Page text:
Cowboy Collie

Well, you know what they say;  the more things change, the more they stay the same.  Even back in the 50’s, there was “division”, if you will, between those who bait fish and those who fly fish. 

It’s only fitting that  my Dad would write about bridging that gap over 50 years ago, and finding common ground with others who truly love the White River, even if only for a day.  It’s just the kind of man he is. 

We could all learn something from him.

I’ll let him tell y’all about it in his own words…  enjoy!


By Bob Watts 

Cowboy Collie in 1955 at the Cotter Big Spring Park
Cowboy Collie, 1955, Cotter Big Spring Park

He was a big man, about 60, and always wore overalls and a wide brimmed straw hat.  Lived right there in Cotter along with his two fox hounds.  Apparently no wife.  Walked with a limp caused by supposedly trying to ride a buffalo in a small circus back in his younger days.  He fished the river about twice a week and had the reputation of catching more big trout than just about anyone else.

He kept about every trout he caught over about 2 lbs.  Some would probably have gone at least 5.  So what could one man do with all those trout?  Well, sad to say, he fed ‘em to his fox hounds.  Now that didn’t go over too well with a lot of the locals, especially the fishing guides, whose livelihood depended on tourists coming down there and all hoping to catch a big trout.  Cowboy simply said he didn’t like the taste of trout and was sorry they ever built the dam.

I first noticed Cowboy in a restaurant located on the ground floor of the Waverly Hotel in Cotter.  I usually had breakfast there about 6:30 a.m. and he would often be there having coffee.  We never spoke.  Believe one reason is that some of the locals figured that I might be a secret agent for the ATF.  (Alcohol, Tobacco, & Firearms Dept) Yes, there were still several illegal stills operating in the surrounding hills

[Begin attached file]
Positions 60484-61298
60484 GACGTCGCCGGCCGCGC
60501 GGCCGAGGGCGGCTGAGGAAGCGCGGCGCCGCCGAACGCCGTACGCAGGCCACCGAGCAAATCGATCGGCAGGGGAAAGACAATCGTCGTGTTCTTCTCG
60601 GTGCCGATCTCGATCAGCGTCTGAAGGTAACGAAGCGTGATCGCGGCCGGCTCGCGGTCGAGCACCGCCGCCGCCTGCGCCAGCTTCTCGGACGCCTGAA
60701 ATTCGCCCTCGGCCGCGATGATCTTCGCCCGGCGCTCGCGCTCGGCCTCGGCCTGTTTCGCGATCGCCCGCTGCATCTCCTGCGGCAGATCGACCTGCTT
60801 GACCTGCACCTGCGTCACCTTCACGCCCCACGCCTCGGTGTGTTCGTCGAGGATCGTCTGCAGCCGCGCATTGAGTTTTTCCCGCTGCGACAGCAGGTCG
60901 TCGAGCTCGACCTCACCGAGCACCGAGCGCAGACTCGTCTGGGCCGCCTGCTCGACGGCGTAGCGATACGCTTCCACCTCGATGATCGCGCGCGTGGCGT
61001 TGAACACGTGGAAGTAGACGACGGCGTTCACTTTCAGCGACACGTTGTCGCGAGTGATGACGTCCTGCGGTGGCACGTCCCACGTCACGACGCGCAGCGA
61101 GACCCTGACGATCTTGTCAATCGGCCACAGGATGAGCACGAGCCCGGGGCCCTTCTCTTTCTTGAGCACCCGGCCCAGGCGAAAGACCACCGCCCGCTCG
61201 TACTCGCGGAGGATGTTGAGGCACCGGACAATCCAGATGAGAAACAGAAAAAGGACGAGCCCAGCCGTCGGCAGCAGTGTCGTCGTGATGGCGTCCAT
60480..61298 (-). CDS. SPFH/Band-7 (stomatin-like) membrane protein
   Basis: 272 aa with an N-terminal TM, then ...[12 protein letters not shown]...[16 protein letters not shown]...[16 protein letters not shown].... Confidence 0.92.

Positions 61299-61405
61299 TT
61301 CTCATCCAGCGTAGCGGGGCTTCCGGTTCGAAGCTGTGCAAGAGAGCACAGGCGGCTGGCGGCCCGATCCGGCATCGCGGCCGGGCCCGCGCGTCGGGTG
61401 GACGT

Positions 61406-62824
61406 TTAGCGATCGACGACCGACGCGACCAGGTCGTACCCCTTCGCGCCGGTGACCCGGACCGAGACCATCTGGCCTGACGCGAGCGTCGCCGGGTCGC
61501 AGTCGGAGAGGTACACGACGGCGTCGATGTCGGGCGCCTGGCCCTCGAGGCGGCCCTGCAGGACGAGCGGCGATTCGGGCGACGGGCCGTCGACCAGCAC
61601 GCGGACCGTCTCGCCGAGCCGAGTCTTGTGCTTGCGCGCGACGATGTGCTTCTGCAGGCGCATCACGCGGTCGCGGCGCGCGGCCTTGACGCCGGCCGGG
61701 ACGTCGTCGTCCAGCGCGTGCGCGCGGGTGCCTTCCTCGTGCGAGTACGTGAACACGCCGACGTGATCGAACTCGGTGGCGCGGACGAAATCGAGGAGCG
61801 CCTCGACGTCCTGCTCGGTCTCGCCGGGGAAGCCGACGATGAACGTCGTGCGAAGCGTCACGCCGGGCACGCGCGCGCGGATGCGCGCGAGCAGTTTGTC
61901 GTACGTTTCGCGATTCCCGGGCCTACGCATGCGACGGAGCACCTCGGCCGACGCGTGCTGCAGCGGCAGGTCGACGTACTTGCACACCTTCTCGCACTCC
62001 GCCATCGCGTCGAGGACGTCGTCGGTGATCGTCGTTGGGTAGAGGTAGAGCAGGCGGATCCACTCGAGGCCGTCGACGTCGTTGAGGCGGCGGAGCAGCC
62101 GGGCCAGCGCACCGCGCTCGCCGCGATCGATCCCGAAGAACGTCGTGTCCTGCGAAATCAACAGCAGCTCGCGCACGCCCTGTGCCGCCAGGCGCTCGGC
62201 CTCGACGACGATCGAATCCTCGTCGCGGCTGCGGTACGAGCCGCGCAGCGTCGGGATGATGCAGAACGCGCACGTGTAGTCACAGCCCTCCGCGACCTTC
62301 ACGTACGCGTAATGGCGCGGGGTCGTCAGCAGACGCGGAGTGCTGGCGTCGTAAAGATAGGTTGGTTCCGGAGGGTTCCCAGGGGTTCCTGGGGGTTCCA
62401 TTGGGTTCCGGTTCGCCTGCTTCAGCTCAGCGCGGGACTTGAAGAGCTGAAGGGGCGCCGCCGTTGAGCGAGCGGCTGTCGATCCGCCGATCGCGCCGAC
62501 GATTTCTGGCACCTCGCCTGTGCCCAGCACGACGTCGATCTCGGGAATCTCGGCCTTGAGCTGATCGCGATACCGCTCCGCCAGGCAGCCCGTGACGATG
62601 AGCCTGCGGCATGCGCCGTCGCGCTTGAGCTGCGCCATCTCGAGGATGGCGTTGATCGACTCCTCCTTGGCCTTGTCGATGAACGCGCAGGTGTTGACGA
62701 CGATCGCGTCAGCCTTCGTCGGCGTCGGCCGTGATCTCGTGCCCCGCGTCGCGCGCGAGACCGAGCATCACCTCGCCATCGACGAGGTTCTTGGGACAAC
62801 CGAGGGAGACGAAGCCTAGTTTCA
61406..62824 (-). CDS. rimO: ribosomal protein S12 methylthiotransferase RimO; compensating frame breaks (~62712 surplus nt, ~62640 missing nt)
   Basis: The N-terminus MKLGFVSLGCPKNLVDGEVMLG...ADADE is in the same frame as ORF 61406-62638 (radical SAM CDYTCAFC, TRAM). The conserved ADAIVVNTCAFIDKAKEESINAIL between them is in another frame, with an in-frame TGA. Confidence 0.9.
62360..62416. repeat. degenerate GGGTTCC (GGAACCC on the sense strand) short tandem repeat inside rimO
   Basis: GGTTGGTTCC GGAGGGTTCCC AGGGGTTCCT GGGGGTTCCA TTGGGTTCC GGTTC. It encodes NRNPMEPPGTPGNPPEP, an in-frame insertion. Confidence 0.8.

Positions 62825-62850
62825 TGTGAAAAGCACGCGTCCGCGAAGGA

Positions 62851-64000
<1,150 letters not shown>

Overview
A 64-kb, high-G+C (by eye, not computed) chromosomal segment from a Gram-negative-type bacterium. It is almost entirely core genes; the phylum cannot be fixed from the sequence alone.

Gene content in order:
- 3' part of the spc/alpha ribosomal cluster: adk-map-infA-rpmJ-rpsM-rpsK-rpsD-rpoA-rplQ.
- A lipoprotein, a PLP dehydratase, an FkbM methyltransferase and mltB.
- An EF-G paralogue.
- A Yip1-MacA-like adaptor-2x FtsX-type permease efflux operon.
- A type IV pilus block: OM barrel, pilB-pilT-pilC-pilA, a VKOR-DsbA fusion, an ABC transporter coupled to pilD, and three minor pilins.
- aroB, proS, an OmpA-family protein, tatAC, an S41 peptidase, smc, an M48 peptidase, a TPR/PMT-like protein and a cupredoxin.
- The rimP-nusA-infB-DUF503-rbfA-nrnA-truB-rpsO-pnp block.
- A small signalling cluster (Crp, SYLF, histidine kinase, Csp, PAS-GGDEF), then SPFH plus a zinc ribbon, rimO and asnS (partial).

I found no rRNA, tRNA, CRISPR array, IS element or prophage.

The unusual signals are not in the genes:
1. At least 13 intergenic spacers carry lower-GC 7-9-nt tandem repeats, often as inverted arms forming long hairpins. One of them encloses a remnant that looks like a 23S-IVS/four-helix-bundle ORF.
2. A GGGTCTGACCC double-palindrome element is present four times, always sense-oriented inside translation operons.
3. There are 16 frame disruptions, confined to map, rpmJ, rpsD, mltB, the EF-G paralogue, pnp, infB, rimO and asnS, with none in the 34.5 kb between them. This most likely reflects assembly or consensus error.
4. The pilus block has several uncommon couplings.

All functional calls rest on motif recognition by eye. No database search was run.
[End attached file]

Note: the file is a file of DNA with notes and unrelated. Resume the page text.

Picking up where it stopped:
One morning, all of a sudden, he finally spoke to me.   “Well, young man, have you been getting your share of the big ‘uns?”  I could hardly believe he spoke to me.  I replied something like “Well, I get a big one occasionally, but sure haven’t learned how to catch ‘em like you do”.  (right out of Dale Carnegie).  Apparently, I said the right thing. 

“Well, I’m going out in about 30 minutes, If you want to come along, meet me at Millers (the trout dock) in 30 minutes and don’t be late.”  Then, as he was walking out the door, he turned and said, “And don’t be bringing that switch you use.  I got all the tackle we’ll need.”

Holy smoke!  I just got invited to go fishing with the best big trout fisherman on the whole river.  And if that wasn’t good enough, I now had a new name for my very expensive fly rod – a switch…  Oh well.

When I got to the trout dock, Cowboy was already in his boat bailing it out.  Since the boat was kept in a covered dock, assumed it leaked.  My first impression of the boat was that it was probably built around the beginning of time.  There were some random splotches of a dull green color along the sides of the boat.  Probably some very old green paint that had not yet fallen off, or some mold.  I was leaning toward the mold, but before I could figure this one out, up the river we were going.